Earlier in 2023, Florida Governor Ron DeSantis signed into law reforms that significantly changed how alimony functions in Florida. These changes went into effect on July 1, 2023, which means you may be affected if you filed for divorce after this date or if your case was pending on this date.
Let’s examine the significant changes to Florida’s alimony laws and what they can mean for you.
Permanent Alimony Is No Longer an Option
Judges may no longer issue permanent alimony orders regardless of how long a marriage lasted. Previously, judges could order permanent alimony in Florida. Permanent alimony required a divorcee to pay their ex-spouse a specified monthly sum on an indefinite basis. While permanent alimony could end upon the recipient’s remarriage, cohabitation, or a judge’s order, the paying spouse had to take the initiative to petition the court to end permanent alimony.
Regardless, permanent alimony is not an option for divorce in Florida anymore.
Florida Changes How It Defines a Marriage’s Duration
Florida altered the definitions of short-term, moderate-term, and long-term marriages such that a marriage must now last longer in each category to qualify for that distinction.
Here’s a breakdown of how lawmakers changed these definitions:
- Short-term marriages now must last at least 10 years (previously, seven years).
- Moderate-term marriages must now last 10-20 years (previously, 7-17 years).
- Long-term marriages must now last 20 years or longer (previously, at least 17 years).
This is potentially significant because the courts take the duration of a marriage into account when determining how much alimony to order and how long alimony should last. Typically, longer marriages mean greater alimony terms and amounts, and the changes to these definitions could especially affect those in short-term marriages.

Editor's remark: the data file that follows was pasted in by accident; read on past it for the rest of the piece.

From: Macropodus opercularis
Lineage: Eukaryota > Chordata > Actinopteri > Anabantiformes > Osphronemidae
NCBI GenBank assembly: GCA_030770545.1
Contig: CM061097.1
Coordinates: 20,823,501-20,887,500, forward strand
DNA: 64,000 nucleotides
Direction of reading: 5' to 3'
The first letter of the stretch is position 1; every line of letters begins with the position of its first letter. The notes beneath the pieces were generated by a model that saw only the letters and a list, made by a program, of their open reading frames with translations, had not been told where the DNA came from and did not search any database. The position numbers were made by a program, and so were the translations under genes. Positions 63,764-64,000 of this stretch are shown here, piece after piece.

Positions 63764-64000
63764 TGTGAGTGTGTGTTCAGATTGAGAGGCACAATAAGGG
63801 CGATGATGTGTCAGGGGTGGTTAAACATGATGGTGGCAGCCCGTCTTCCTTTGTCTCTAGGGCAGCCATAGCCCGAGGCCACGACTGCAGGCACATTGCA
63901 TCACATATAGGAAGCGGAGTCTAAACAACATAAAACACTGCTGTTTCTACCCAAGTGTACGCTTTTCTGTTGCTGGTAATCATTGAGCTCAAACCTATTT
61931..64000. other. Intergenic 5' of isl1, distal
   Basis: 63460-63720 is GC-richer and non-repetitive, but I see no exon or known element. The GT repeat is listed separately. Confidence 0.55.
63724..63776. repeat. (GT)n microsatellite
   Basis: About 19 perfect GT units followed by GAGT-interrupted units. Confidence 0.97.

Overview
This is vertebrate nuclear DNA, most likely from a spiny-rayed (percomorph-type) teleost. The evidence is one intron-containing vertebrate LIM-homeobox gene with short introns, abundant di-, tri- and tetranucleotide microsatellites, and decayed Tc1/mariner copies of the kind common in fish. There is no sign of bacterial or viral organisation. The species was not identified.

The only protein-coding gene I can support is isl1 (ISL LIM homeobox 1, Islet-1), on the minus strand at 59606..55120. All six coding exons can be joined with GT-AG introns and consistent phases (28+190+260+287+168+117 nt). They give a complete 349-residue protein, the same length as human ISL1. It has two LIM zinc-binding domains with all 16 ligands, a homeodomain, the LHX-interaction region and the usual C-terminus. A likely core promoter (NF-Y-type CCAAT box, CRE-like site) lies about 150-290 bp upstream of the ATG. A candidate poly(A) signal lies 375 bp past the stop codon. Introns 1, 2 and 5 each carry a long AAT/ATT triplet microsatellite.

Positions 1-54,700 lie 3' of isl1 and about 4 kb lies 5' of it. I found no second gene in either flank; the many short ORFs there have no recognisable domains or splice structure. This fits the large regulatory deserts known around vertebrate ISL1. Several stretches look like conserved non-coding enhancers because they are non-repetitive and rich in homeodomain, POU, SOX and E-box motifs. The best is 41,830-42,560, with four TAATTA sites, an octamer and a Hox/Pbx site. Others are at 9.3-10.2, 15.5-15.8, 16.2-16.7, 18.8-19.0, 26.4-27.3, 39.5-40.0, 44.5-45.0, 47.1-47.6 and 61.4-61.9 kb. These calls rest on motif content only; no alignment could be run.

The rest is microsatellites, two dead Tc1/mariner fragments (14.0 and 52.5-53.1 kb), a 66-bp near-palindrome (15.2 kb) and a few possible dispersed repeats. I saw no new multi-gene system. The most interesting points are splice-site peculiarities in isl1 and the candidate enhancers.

Other Alimony Law Changes to Know About
Other significant changes to alimony in Florida affect rehabilitative and durational alimony. For example, rehabilitative alimony may only last up to five years. Durational alimony now can’t exceed the recipient’s financial needs or 35% of the difference between their net income and their ex-spouse’s net income (whichever is less).
Also, durational alimony may not last more than half as long as a short-term marriage. If the marriage lasted fewer than three years, then durational alimony is not an option at all. Otherwise, durational alimony may also not last more than 60% of a moderate-term marriage or more than 75% of a long-term marriage.
Contact Us for Legal Support
If alimony is a component of your divorce, it’s important to have experienced legal support on your side. Recent changes to Florida’s alimony laws may impact you, so it’s essential to leave nothing to chance when so much may be at stake.
Tinny, Meyer & Piccarreto, P.A. can help. Contact us today to learn more.